On we proceeded, using the paper map all the while, over hill and dale, on tiny dirt roads, through glorious scenery and impossibly quaint small villages, to Siena.  I would consider Siena the crown jewel of the places that we went in Tuscany.  This is rather a large city, but the quaint part is all happening perched up on the top of the hill in the really old part of the village located within the medieval walls.  I’m warning you right now, there are only 2 or 3 hotels up in this historic, quaint part.  Book early if you want to stay up the hill in the cool part!  Luckily, the NH Excelsior, right in the center had a room left and we took it, gladly.  NH hotels are a dime-a-dozen all over Europe.  Some are just OK, some are really nice, (comparable to Radissons or Sheratons).  Here’s the link:

Folks, Siena has great shopping, especially for leather products like shoes or bags.  (It also has fabulous old churches and buildings, etc., but I live in Europe and I’m getting used to that stuff!)  I bought a beautiful pair of leather riding boots for (compared to Switzerland) a good price, even though the only riding I do is on the number 9 bus.  But still.  Nice boots.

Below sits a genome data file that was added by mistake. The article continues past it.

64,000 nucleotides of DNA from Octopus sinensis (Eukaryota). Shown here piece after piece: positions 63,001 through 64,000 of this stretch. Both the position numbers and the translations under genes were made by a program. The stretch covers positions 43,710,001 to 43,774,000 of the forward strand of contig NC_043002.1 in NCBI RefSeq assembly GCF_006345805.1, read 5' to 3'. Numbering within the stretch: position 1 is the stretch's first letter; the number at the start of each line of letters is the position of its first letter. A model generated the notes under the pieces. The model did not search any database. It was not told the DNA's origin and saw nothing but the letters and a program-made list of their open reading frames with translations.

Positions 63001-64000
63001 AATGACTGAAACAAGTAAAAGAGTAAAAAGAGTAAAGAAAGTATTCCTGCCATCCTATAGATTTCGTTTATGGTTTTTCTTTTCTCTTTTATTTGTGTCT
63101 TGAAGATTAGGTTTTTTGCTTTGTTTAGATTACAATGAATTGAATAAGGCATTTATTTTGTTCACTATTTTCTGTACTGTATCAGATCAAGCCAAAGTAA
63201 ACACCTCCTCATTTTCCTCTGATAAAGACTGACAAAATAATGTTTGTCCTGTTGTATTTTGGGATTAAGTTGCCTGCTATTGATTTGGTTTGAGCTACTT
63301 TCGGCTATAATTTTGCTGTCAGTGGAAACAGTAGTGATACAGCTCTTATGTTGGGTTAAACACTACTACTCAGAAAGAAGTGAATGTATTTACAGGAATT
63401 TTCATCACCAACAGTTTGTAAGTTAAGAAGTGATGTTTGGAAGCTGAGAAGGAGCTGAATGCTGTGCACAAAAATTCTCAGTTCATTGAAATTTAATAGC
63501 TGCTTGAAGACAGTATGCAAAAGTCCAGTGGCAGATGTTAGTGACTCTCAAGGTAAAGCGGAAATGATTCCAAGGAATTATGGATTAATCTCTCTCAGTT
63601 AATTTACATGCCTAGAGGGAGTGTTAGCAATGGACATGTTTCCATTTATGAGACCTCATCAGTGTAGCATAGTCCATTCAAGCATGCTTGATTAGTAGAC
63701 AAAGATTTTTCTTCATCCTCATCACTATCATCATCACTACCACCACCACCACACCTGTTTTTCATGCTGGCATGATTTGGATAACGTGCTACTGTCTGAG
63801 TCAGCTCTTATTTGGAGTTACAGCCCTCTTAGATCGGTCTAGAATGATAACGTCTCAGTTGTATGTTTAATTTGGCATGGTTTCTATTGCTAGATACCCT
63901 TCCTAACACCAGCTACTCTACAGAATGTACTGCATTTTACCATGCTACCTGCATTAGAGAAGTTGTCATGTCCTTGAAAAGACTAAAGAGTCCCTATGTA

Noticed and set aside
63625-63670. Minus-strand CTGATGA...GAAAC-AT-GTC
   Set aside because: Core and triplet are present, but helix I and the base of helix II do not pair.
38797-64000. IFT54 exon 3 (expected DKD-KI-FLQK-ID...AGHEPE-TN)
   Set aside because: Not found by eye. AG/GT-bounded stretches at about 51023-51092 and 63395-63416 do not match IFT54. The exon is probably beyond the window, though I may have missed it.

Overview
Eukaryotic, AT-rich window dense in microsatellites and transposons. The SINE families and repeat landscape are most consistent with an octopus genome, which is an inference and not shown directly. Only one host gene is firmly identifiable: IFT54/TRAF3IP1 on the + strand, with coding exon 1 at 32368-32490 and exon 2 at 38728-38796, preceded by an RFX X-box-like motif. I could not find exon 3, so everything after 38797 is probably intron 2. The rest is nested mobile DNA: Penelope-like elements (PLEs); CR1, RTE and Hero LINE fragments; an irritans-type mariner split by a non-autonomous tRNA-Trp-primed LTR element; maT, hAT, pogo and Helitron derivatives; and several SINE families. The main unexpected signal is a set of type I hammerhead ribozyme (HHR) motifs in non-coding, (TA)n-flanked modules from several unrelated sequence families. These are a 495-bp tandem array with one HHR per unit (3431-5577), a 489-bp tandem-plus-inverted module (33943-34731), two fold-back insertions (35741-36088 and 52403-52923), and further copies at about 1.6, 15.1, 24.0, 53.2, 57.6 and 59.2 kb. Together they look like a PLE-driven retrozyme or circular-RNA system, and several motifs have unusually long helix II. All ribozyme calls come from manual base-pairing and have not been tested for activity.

So, all around, a great weekend in Tuscany, if one doesn’t count the concrete bed.  On the way home we did stop in Parma (home of the famous Italian ham) for lunch and it, also, is a happening, upscale town.  Some of the others, out there in the “flatlands”, uh, not so much.  And, incredibly, we did drive through Carpi.  It’s no Capri, I can tell you that much.  Poor saps.

Tuesday, October 26, 2010

French Kissing